…the cockroach simply scurries away when little hairs on its legs vibrate from puffs of air, puffs that might signal an approaching predator, like you.  That is all it does.  It doesn’t hear, it doesn’t see, it doesn’t smell.  It ignores a wide set of information about the environment that you would think an optimal system would take into account.  The cockroach would never win the “best designed bug” award in any particular environment, but it does “good enough” and makes it to the finish line in all of them.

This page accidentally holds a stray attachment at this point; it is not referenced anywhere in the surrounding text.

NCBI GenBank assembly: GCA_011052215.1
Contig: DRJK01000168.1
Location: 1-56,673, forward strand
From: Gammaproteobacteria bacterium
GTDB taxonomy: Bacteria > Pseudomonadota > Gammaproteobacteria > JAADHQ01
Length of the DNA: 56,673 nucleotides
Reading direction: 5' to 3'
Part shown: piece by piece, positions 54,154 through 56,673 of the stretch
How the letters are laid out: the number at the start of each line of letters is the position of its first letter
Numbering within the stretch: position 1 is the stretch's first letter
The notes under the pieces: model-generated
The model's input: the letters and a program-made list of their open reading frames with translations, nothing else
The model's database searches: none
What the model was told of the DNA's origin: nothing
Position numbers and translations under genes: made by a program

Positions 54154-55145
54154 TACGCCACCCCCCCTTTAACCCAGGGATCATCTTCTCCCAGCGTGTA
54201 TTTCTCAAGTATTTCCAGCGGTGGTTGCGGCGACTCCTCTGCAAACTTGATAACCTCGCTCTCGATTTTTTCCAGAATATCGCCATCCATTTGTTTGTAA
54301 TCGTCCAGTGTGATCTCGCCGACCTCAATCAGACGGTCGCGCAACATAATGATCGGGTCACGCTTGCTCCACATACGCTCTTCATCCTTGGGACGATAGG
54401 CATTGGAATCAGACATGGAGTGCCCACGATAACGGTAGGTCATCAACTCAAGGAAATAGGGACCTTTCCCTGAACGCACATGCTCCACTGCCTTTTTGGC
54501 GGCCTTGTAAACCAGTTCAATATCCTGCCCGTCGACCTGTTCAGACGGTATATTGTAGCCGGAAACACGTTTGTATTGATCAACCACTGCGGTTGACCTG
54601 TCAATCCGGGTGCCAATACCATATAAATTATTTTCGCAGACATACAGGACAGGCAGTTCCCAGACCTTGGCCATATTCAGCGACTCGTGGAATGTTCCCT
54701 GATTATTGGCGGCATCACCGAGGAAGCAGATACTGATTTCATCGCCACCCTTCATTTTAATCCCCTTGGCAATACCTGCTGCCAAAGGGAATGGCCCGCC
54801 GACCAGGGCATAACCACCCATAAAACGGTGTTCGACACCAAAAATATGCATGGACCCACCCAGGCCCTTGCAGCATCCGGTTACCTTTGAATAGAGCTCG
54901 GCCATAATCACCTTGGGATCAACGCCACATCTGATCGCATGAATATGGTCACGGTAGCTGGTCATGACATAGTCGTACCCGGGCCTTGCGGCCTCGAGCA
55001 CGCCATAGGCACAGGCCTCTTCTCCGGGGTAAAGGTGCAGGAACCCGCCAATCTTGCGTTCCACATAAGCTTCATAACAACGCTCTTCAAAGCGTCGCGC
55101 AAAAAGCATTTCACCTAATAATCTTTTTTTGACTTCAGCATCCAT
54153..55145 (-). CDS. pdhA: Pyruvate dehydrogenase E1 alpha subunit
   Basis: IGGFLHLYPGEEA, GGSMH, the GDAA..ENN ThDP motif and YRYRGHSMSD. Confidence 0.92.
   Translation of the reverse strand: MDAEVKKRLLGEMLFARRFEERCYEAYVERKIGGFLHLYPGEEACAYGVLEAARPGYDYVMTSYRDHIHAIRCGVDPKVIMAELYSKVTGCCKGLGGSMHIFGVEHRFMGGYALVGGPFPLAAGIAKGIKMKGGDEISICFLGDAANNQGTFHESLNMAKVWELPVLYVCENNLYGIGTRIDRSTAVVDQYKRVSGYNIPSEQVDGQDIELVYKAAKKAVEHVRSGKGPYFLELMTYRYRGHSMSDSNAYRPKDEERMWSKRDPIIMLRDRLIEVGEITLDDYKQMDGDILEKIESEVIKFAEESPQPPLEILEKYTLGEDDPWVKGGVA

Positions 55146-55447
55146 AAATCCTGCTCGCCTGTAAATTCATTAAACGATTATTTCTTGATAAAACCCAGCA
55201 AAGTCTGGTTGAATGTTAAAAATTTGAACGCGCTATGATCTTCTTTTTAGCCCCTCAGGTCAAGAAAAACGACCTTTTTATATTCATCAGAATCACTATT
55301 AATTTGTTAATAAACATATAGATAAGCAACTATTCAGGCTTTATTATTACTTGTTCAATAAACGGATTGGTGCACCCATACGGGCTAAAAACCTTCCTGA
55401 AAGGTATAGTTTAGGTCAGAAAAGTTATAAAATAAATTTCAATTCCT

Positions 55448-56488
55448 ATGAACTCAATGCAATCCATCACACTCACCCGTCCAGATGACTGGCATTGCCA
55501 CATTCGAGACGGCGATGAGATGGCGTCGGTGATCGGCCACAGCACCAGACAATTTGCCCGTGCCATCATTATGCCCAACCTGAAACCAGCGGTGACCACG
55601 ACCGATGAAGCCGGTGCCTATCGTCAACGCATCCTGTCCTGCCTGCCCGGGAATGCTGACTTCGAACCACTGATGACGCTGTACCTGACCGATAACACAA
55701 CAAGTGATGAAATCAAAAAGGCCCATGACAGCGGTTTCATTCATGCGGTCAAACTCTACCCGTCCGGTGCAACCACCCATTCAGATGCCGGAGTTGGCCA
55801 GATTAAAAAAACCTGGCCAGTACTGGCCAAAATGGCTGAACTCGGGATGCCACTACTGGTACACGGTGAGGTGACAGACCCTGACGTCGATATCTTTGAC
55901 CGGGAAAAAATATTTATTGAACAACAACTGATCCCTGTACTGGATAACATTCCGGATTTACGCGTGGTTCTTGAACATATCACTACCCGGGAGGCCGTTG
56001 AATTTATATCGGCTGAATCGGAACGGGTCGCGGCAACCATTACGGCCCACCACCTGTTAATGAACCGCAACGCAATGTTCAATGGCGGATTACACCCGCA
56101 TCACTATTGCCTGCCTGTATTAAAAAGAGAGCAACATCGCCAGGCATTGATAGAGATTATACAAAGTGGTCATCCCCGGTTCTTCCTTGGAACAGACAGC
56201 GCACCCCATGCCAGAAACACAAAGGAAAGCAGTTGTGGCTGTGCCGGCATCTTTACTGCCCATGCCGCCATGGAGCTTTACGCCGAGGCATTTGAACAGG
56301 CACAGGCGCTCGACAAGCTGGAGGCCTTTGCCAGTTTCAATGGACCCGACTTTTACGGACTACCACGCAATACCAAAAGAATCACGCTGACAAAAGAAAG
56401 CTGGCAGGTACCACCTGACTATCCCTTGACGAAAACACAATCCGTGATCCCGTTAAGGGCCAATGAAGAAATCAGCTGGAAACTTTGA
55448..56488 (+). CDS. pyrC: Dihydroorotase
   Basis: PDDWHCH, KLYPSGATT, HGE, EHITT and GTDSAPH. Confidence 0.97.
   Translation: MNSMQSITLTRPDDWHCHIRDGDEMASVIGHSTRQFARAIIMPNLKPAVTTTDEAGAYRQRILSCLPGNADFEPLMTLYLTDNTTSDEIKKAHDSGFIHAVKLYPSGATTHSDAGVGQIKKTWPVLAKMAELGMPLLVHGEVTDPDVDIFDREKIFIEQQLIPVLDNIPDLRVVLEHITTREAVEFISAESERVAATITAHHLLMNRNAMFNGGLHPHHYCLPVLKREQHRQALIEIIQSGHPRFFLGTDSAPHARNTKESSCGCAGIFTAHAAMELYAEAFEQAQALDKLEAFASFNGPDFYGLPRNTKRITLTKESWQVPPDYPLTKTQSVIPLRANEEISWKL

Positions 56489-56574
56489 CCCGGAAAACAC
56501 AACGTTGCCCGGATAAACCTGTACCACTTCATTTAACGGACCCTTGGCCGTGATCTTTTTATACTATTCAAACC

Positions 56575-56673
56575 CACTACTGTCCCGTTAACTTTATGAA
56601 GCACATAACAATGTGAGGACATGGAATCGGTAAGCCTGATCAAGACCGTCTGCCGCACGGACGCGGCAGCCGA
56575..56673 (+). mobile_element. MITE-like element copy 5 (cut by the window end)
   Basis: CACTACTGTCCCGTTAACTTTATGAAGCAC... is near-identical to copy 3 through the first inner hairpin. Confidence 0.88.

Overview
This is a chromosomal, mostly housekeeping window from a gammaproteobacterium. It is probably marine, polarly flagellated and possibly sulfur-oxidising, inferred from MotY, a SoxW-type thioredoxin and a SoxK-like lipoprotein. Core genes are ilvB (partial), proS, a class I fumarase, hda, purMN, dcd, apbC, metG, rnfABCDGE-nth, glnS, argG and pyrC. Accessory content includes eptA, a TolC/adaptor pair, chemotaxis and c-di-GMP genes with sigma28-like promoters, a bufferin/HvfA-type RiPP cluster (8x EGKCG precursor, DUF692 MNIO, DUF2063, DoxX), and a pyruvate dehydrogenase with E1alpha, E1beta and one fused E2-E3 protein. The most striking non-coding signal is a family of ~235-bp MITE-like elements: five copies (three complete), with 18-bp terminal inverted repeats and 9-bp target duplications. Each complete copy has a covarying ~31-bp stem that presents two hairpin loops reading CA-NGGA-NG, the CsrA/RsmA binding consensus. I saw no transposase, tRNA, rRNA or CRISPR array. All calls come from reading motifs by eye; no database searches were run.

This brings to mind the saying that in order to finish first, one must first finish.  But the broader point being made is that it is often simple, coarse rules that lead to survival advantages.  While these rules, or heuristics, may not be the optimal traits for an organism to reach its maximum potential for thriving in an environment, given a specific set of conditions, it allows the flexibility needed to stick around to see the finish line should the conditions change.  The observation credited to Charles Darwin about a surviving species being not the strongest nor the most intelligent, but the one most responsive to change is applicable here.  Uncertainty and change are inherent in nature, as they are in business and life in general, and it is often simple heuristics and ideas that, if pursued with discipline and consistency, can allow one to survive whatever the future may have in store.